Trying to support 1) the comparably smaller non-fiction selection and 2) the few here that are not misinformation. Got mind? Use it.
This is truly a colossal topic to tackle, even 800+ pages leaves many areas untouched. However, there are certain themes in this book that provide some insight or at least some grounds for debate regarding the historical trend of violence and human nature.
Highly recommended to first read Pinker's "The Blank Slate", a truly excellent non-fiction that focuses more on human nature and ideologies. "How the Mind Works" is also excellent; it is more technical and more within Pinker's expertise.
This book sure did stir up some lively debates. I think it's important to first note that Pinker's book is about violence, not oppression/unfairness/"bad things", etc. So overall, I would agree that many forms of violence have been in decline, at least since the time when history was adequately-documented.
However, I would suggest that the evolution of ideas is not completely synonymous with improving the human condition. Negative ideas also evolve. Thus, while primitive forms of oppression like race and gender slavery are in decline, other forms of oppression continue to evolve and become further entrenched in our society. Example: unaccountable multinational corporations that force laws to pass without democratic scrutiny using hordes of lobbyists/less-than-transparent political systems/public's apathy, and can manipulate scientific research/marketing/media.
I've heard several dissident voices criticize the book's lack of interest in covering economic oppression. I do wish Pinker touched on this more, but I imagine he defined violence in the most strict form in order to keep the book's scope manageable. And sadly, if he did talk about economics I am sure he would open up a new can of worms, straying even further from his area of study and likely making this overall work less credible.
While I found many of Pinker's arguments to be compelling, I felt he glossed over the section on future dangers, particularly nuclear proliferation and climate change. True, no nukes have been successfully dropped on a population since the end of WWII, but it takes much more than "oh, well, it hasn't happened yet" to argue that our control over the situation is anywhere close to acceptable.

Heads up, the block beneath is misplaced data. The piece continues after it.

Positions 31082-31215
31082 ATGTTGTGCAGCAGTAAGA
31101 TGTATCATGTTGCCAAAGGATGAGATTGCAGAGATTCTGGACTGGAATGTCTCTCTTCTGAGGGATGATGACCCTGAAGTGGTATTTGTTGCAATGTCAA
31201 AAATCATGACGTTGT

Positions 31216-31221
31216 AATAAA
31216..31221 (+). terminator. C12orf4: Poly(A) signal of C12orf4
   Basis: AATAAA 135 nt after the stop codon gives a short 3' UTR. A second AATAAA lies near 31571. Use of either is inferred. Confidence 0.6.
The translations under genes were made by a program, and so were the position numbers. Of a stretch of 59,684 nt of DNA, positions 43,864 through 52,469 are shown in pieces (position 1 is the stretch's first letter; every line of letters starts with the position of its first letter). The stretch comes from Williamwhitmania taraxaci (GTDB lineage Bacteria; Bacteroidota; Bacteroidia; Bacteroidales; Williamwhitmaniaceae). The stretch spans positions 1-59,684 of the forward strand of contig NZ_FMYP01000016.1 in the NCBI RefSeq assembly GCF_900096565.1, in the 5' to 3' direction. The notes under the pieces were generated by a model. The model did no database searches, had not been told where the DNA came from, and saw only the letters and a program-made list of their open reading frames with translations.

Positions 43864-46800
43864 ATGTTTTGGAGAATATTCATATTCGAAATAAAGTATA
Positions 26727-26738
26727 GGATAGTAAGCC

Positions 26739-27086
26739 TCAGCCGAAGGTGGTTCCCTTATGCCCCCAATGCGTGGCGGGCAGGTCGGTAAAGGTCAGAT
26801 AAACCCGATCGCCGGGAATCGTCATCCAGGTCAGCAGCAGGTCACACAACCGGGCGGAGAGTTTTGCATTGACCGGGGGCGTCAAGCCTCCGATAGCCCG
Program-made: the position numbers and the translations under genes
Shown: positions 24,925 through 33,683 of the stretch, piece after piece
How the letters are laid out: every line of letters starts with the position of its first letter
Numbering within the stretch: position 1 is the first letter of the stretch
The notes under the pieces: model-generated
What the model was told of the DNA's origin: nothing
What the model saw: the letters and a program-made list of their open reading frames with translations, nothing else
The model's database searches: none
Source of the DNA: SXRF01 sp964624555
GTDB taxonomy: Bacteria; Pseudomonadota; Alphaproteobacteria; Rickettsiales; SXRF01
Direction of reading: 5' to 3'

For example, John Oliver did a great commentary on USA's current nuclear weapons fiasco (search up "Last Week Tonight with John Oliver: Nuclear Weapons"), and the USA is supposed to be the most advanced nuclear weapons country in the world!
I can appreciate what Pinker and Matt Ridley (The Rational Optimist) are trying to get across (i.e. how much human progress has achieved and given such obvious improvements we have to continue to encourage such progress), but anytime you tackle such a large & complex scope you run the risk of over-simplifying certain topics to make it better fit your overall arguments.
l'enfer c'est les autres
The book changed the way I look at the world. I had false preconceptions about the changing nature of violence through out history and where we are today. The book opened my eyes to how we really are progressing better and gives me hope about the future. The book is probably the book that has changed my world view more than any other book. Pinker's "The Blank Slate" also changed my world view. That book also opened my eyes to the false preconceptions I had developed while growing up about man. And to show that I'm not a Pinker sycophant, I would just only moderately recommend Pinker's 'How the Mind Works".
I am a bilingual high school teacher. I mostly read non-fiction, especially history, but I am also a sucker for science-fiction and fantasy novels.